A grand return to form

GRAPHIC: SUPPLIED
GRAPHIC: SUPPLIED
GRAN TURISMO 7

For : PS5, PS4 Reviewed on PS5

Rating: ★★★★★

Gran Turismo 7 is a love letter to the car and a return to form for a famous single-player franchise that had dabbled in multiplayer in recent years.

Gran Turismo is a franchise that means so much to so many people, myself included. There’s something just so incredibly compelling about starting off in a slow road car, and working your way up the ranks to racing the ultimate race cars on the most iconic circuits.

This, and the history of specific cars, and cars in general, is the crux of what Gran Turismo 7 is about.

GT7’s greatest triumph is its Cafe, and how that frames the game. The Cafe gives you objectives that are involved with collecting various cars, all with a particular theme. That theme may be iconic Japanese road cars from the ’90s, or exotic Italian sports cars such as Ferraris, and this takes you around the globe racing on a wide range of tracks (including the famous Bathurst, Nurburgring Nordschleife and Le Mans tracks!). As you collect the cars, and fill the Cafe Menus, you are given more information about the cars and why they’re iconic. It really conveys a love for cars and will really appeal. Also the collection element appeals to “enthusiasts” (hoarders) like me.

Series creator Kazunori Yamauchi felt that the love of cars seems to have dwindled in recent years (particularly since the launch of the first Gran Turismo game 25 years ago!), and this mode both reflects his love for cars, but also will reinvigorate players’ interest in learning about the development of the cars, and how cars as a whole have evolved, even within the past 30 years.

As you progress through the Cafe, as well as seeing the various cars and learning their histories, it unlocks the various modes within the game and acts as a tutorial of sorts, teaching players new and old the mechanics of the game and how to make best use of them.

Cars can be purchased from three different dealerships — a used car lot for cars mostly of the late ’90s and early 2000s, a dealership for more modern cars, and a legendary car dealership for the absolutely iconic cars.

The used car dealership is a throwback to a popular feature in previous games, allowing players to occasionally grab a bargain; the dealerships themselves have incredibly detailed statistics and knowledge bases on each car, and the legendary dealership really pushes the love for cars further; highlighting why these particular cars from history are so special.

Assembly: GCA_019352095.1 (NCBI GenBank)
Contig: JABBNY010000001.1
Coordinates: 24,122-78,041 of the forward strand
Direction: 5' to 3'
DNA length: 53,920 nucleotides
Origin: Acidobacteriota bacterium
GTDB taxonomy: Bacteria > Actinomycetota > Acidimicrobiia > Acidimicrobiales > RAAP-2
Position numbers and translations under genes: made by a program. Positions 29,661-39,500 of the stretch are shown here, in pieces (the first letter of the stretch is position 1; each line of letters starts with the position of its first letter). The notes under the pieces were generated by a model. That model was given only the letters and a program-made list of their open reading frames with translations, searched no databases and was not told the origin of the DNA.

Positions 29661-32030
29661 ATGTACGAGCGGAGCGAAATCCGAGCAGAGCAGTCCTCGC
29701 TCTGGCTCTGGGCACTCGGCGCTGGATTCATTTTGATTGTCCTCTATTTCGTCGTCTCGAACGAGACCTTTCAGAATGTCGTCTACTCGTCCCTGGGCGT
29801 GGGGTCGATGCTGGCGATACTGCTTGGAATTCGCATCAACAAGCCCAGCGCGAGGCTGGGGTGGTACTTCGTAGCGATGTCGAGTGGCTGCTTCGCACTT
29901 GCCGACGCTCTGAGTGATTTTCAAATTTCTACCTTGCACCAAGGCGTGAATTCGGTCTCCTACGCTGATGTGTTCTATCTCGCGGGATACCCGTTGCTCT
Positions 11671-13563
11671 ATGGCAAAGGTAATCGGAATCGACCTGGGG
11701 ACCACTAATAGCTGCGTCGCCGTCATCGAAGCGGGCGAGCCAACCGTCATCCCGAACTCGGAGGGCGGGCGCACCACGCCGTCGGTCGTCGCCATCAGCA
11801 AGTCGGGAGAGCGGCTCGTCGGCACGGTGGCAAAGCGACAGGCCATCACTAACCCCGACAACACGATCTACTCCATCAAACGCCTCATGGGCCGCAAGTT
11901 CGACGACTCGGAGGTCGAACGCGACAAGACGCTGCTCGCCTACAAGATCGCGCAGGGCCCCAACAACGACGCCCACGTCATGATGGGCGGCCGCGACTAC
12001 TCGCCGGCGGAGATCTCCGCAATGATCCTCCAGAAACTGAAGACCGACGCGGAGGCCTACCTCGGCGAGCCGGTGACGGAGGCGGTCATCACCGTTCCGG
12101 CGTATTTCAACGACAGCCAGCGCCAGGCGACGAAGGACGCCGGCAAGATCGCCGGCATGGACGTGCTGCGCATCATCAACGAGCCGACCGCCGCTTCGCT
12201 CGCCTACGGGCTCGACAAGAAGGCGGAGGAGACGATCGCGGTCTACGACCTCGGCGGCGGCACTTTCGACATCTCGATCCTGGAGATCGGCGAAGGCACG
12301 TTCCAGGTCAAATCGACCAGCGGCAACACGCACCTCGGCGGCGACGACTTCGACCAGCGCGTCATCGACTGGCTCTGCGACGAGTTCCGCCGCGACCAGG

As for how the game plays, it is what you’d expect from Gran Turismo, or indeed any driving simulator. Each car feels distinct and different — there’s no way you’re going to confuse driving a Suzuki Swift with a Le Mans Prototype. The biggest area of improvement in this iteration is the focus on better car sounds, particularly in the racing cars. In what historically has been a weak point, the cars now sound much gruntier and more realistic, although I wouldn’t say they’re perfect. On the PS5, the use of the 3-D Audio functionality really complements this.

Another PS5 specific feature that elevates the playing experience is the utilisation of the DualSense controller. You can feel when the car skids, feel as you transition from the road surface on to kerbs and back off them, feel when you have locked the brakes up. This increase in feel really boosts the experience for players who use the controller, whether people new to the game or series stalwarts.

The other hallmark of the Gran Turismo series over the years has been its graphics. I remember playing Gran Turismo 3 in the early 2000s and thinking (comically now) that they couldn’t get much better. GT7 on PS5 is bordering on photo-realism and looks absolutely amazing.

For those with monitors or TVs that can support 4K, and HDR, the scapes (photography) mode with the ray tracing enabled is incredible. With a little bit of playing around, you can create images that are almost indistinguishable from reality. There’s a subset of players that only play the game to use this mode, and they will be in heaven with what’s on offer here.

In conjunction with the fully-fledged single-player elements, GT7 also includes robust multiplayer. You can create lobbies with customisable settings with your friends (or indeed strangers on the internet), and host one-off races, drift sessions, or competitive leagues. There are also daily races and championships, although pre-release these weren’t active, so it remains to be seen if there’s any innovation there.

Overall, GT7 is a spectacular return to form for a series that hasn’t had an entry like this since 2013 and the PlayStation 3 (!). However, there is one difference that may be contentious for fans — at launch there’s a shade over 400 cars available, and compared to GT Sport, there’s only around a dozen new cars. This will frustrate players expecting to see various new cars, or a specific new one.

With GT7 being viewed as an evolving experience, cars and tracks will be added as time goes on. However, the glory days of having 1000 cars and 55 different variants of the Mazda MX-5 seem to be gone. While on the topic of updates, the game also requires a constant internet connection even for single player content, and so players who prefer to play offline (or who have sporadic internet issues!) may be disadvantaged.

That being said, Gran Turismo 7 is a brilliant return of one of Sony’s juggernaut franchises. There’s a wealth of content, catering to so many different players and plenty of Easter eggs for fans of the series (including me being in the game, keep an eye out!), and the prospect of it only growing in the near future makes it an essential purchase for fans, or indeed someone keen to see what all the fuss is about.

 - Simon Bishop

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